POLITICO/ECONOMIC CRISIS IN PROGRESS, NO MILITARY CRISIS
A general social crisis may be precipitated by either economic or political events. Such economic events as a sharp rise in prices, a wave of economically motivated strikes involving large parts of the working class and which disrupts economic life, or even a severe economic recession might provoke a general social and thus political crisis. Alternatively, political events like a parliamentary crisis, a war, or a sudden spontaneous upsurge of mass protest against the government as in France in ’68, may be the detonator. If such a crisis occurs, it is crucial to the orientation of party work to decide if it is potentially revolutionary.
The fundamental question in any revolution is the question of state power. In a revolution, the state power of one class is replaced by that of another. In a revolution which involves the replacement of one kind of exploitation by another, (e.g. the bourgeois revolution which overthrew feudalism) the existing apparatus may, to a large extent, survive the transfer of state power from one class to another, or at least changes in the institutions which constitute the state apparatus may be slow and piecemeal. A proletarian revolution, on the other hand, which aims at the ending of all exploitation, must involve the smashing of the existing state apparatus. The bourgeois state apparatus is the structural embodiment of:
1. a political practice in which politics is divorced from production and becomes a domain of professional career politicians, and
2. the ideology of the state standing “above classes”, “above society”, as a “neutral arbitrator”. i.e. the ideology which serves to conceal class struggle to the benefit of the exploiting class.
If the proletariat is to exercise state power this apparatus must be broken up and replaced by a new apparatus which directly and clearly serves the class interest of the workers-the state of the dictatorship of the proletariat. In this context the precondition for the process of proletarian revolution is the inability of the existing state apparatus to exercise state power.
The minimum preconditions for a state apparatus to exercise state power are:
1. it must have an effective executive centre;
2. this centre must be able to command the various subordinate state apparatuses;
3. these must include a hegemonic coercive/military force. Where the executive (or an executive) remains in control of the military, then a transfer of state power involves the outright defeat of the existing state. Where conditions do not permit its military defeat or internal disintegration, then a revolutionary situation does not exist, and the crisis will at most lead to a restructuring under the ultimate hegemony of the existing ruling class. In such circumstances the party must work to produce the best possible compromise terms for the working class.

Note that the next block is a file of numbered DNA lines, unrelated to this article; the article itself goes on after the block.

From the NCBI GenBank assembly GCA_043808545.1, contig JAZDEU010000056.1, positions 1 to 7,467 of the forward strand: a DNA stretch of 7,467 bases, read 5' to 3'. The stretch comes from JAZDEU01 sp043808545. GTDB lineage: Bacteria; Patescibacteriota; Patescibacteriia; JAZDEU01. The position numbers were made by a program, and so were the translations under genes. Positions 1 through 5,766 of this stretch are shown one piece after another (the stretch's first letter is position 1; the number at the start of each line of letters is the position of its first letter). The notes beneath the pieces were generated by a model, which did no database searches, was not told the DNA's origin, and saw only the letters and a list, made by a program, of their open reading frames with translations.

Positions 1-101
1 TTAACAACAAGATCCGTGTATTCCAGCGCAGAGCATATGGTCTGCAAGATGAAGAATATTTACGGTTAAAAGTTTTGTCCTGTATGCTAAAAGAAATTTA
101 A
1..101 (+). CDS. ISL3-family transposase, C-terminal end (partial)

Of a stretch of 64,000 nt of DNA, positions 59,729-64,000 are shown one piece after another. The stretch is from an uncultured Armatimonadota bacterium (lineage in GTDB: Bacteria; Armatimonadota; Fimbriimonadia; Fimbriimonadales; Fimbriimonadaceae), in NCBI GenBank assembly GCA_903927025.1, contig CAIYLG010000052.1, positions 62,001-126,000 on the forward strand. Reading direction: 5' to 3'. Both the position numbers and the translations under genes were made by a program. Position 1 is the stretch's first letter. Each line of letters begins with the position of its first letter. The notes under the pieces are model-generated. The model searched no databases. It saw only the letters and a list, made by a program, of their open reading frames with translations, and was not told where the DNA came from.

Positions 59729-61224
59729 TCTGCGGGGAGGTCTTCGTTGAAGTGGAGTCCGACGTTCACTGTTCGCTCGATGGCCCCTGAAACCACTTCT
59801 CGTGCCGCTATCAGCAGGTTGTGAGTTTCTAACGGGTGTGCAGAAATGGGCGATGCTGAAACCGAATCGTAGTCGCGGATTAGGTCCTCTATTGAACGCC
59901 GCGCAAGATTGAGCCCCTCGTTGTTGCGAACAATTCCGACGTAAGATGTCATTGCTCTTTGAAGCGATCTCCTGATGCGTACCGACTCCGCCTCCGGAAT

In a restructuring crisis, the following factors may induce the state to make compromises with the working class, or other subordinate classes.
1. The long term need of the bourgeoisie to maintain the legitimacy of the existing state apparatus in the event of a party or coalition of parties that does not represent the hegemonie bourgeois bloc being elected to government.
2. The need to maintain social peace and the ideological standing of the existing state in the event of large scale outbursts of mass discontent – e.g. May ’68 in France, or the workers riots in Poland in ’70 and ’76.
3. The need to come to terms with the economic power of the working class exercised through various forms of unions. Possible examples of this are some of the US New Deal measures in the ’30s and the compromises made by the British ruling class during WW II.
4. The recognition that certain reforms are necessary for economic development to continue. Examples of this are the British factory legislation of the 1840’s and the introduction of the mixed economy with Keynsian interventions post 1945.
In the absence on the communist party’s part of a clear conception, derived from theoretical analysis, as to just which kind of reforms are historically necessary and conjuncturally possible in the crisis, its outcome will probably be a compromise on terms chosen by the bourgeoisie. For example, the bourgeoisie will be willing to make economic concessions over wages even if this necessitates inflation, rather than allow changes in property relations or in the state structure to take place. In France in ’68 in the absence of correct communist leadership, the bourgeoisie got away with conceding no more than a few wage rises. In Italy, by making economic concessions at the same time (’68-9) the bourgeoisie have been able to postpone their restructuring crisis until the late ’70s.
A communist party that has done its analysis in the preceding period will be aware of the issues that will figure in the crisis, and will thus have fulfilled the first prerequisite for a scientific intervention in the political life of the nation. For some time now, it should have been carrying out propaganda on and around the main issues of the crisis. With the upsurge in political interest and participation on the part of the masses that is induced by a social crisis, it becomes possible to switch from propaganda – which necessarily only reaches advanced elements on the periphery of the party – to agitation which affects the masses in large numbers. This requires the identification of tactical objectives derived from an analysis of the short term aspects of the conjunctural situation and the party’s immediate restructuring objective. These tactical objectives can then be expressed in the form of slogans which take into account the current stage of development of popular consciousness. The promulgation of such slogans constitutes the key link in the ideological aspect of the party’s political intervention.
At this stage, the party’s organisational work consists in:
1. promoting the development of new political structures within which the masses can be drawn into active participation in political life;